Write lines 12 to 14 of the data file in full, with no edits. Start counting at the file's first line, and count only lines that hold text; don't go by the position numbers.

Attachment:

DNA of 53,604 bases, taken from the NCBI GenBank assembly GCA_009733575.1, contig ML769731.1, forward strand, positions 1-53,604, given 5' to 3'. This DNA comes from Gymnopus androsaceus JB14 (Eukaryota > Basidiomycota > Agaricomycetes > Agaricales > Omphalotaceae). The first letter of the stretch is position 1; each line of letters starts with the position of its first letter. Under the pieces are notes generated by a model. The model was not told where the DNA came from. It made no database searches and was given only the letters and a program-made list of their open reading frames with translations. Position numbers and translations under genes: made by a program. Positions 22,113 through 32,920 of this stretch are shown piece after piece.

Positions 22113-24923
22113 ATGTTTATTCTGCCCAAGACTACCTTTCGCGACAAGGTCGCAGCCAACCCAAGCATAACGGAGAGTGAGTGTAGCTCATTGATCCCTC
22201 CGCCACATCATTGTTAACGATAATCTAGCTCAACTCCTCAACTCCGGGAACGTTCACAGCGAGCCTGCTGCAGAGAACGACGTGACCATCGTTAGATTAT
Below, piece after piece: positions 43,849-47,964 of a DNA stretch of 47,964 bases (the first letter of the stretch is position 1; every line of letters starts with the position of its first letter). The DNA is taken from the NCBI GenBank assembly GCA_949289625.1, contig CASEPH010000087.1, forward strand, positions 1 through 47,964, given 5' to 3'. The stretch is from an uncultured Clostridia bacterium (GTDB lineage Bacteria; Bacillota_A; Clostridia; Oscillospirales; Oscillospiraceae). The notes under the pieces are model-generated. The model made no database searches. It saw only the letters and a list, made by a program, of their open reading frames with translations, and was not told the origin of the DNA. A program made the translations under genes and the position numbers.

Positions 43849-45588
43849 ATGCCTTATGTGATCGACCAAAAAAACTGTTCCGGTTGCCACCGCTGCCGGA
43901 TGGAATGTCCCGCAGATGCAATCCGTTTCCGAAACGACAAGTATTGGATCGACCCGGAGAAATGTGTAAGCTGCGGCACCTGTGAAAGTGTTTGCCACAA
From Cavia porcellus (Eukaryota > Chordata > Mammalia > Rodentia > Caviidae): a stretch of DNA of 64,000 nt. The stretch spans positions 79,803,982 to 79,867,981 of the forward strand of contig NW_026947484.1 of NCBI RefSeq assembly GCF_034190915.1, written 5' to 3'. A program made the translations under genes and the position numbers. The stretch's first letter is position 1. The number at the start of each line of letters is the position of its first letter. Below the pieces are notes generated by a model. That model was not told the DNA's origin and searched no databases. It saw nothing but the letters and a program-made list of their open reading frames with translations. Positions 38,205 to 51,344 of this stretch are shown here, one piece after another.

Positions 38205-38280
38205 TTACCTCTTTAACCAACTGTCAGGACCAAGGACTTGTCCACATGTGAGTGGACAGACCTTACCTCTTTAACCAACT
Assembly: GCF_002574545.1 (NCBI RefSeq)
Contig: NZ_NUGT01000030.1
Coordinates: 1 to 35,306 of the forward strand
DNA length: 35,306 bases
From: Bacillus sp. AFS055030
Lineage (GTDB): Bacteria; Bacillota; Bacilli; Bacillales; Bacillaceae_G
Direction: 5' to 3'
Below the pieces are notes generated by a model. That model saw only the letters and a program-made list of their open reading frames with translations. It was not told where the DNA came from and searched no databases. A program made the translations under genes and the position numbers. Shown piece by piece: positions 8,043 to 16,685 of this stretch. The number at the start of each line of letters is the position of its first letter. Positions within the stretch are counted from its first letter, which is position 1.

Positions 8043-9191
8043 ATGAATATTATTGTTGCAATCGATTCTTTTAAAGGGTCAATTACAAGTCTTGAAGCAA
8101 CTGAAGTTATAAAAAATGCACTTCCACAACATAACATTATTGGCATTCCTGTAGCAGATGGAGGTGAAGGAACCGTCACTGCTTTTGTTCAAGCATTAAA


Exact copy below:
Assembly: GCF_002574545.1 (NCBI RefSeq)
Contig: NZ_NUGT01000030.1
Coordinates: 1 to 35,306 of the forward strand